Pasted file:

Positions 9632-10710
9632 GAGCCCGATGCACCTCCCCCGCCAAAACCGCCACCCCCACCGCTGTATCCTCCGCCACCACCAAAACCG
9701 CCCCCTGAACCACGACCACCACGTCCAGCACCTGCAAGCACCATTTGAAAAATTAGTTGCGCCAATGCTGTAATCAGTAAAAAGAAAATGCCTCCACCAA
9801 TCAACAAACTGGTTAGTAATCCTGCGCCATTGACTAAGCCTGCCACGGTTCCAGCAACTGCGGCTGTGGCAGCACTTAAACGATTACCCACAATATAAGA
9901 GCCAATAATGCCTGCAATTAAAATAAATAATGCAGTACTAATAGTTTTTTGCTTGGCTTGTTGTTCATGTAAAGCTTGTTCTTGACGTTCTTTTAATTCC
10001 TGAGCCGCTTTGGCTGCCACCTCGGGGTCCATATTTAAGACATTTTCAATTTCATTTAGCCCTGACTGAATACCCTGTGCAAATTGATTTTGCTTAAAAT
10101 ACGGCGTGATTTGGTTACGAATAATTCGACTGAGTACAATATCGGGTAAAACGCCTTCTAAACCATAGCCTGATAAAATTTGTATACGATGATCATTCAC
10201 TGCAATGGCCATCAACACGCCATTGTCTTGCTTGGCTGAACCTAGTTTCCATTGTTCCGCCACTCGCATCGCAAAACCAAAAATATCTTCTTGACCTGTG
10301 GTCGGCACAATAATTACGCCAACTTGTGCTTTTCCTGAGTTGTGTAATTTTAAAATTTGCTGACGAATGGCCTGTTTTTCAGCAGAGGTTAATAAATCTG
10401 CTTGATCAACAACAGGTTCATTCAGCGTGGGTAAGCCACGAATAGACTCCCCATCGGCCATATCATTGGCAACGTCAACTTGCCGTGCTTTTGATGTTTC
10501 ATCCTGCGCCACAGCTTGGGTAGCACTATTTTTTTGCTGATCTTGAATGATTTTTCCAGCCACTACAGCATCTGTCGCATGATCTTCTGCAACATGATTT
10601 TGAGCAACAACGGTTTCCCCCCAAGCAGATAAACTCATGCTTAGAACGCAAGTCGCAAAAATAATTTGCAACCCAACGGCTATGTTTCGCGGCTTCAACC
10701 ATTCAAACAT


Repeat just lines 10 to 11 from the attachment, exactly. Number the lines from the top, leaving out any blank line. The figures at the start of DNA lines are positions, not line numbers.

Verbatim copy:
10401 CTTGATCAACAACAGGTTCATTCAGCGTGGGTAAGCCACGAATAGACTCCCCATCGGCCATATCATTGGCAACGTCAACTTGCCGTGCTTTTGATGTTTC
10501 ATCCTGCGCCACAGCTTGGGTAGCACTATTTTTTTGCTGATCTTGAATGATTTTTCCAGCCACTACAGCATCTGTCGCATGATCTTCTGCAACATGATTT